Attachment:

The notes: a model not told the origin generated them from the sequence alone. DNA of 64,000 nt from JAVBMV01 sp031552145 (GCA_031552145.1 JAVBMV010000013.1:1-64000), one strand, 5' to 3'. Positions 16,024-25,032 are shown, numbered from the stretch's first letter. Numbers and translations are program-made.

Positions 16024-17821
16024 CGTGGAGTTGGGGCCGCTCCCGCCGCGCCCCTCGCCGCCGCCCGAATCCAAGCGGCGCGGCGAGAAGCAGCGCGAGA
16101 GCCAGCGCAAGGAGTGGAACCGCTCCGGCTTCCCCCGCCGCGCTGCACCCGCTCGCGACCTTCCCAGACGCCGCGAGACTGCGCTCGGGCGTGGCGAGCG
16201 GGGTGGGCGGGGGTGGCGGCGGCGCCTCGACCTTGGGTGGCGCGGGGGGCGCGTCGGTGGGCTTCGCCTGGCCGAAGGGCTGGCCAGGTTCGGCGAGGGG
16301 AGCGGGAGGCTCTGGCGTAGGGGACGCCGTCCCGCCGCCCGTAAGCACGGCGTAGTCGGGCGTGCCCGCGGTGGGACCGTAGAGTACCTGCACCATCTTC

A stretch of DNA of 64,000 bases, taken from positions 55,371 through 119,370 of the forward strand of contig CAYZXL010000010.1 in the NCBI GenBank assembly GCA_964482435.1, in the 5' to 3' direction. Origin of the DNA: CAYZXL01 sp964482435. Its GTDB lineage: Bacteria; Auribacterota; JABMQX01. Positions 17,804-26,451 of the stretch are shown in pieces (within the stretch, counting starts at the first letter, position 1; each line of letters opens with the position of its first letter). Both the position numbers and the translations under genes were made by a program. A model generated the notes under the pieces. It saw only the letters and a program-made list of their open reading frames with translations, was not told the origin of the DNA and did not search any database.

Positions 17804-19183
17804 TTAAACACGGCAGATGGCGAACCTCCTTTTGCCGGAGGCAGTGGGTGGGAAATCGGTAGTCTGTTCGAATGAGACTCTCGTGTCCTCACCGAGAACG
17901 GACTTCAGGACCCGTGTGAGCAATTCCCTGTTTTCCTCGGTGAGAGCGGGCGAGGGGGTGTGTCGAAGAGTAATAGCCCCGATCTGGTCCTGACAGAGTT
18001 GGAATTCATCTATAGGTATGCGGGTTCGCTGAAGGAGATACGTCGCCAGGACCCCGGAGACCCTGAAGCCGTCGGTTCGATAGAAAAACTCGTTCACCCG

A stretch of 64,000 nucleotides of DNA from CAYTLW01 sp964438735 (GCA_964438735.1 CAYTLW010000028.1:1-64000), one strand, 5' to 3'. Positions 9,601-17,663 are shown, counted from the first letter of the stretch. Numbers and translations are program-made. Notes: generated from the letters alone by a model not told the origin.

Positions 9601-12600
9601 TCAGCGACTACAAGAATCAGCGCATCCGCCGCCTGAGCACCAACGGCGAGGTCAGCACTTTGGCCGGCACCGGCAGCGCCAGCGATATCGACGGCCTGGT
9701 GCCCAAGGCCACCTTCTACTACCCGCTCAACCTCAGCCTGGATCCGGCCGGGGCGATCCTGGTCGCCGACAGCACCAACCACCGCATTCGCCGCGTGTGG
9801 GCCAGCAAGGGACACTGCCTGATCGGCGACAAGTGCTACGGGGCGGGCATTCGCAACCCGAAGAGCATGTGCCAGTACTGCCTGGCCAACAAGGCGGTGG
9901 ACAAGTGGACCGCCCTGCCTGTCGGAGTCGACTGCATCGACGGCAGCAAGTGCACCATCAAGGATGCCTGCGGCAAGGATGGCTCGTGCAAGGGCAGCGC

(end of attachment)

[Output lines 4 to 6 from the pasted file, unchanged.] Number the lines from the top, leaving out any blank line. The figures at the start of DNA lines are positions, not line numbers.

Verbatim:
16101 GCCAGCGCAAGGAGTGGAACCGCTCCGGCTTCCCCCGCCGCGCTGCACCCGCTCGCGACCTTCCCAGACGCCGCGAGACTGCGCTCGGGCGTGGCGAGCG
16201 GGGTGGGCGGGGGTGGCGGCGGCGCCTCGACCTTGGGTGGCGCGGGGGGCGCGTCGGTGGGCTTCGCCTGGCCGAAGGGCTGGCCAGGTTCGGCGAGGGG
16301 AGCGGGAGGCTCTGGCGTAGGGGACGCCGTCCCGCCGCCCGTAAGCACGGCGTAGTCGGGCGTGCCCGCGGTGGGACCGTAGAGTACCTGCACCATCTTC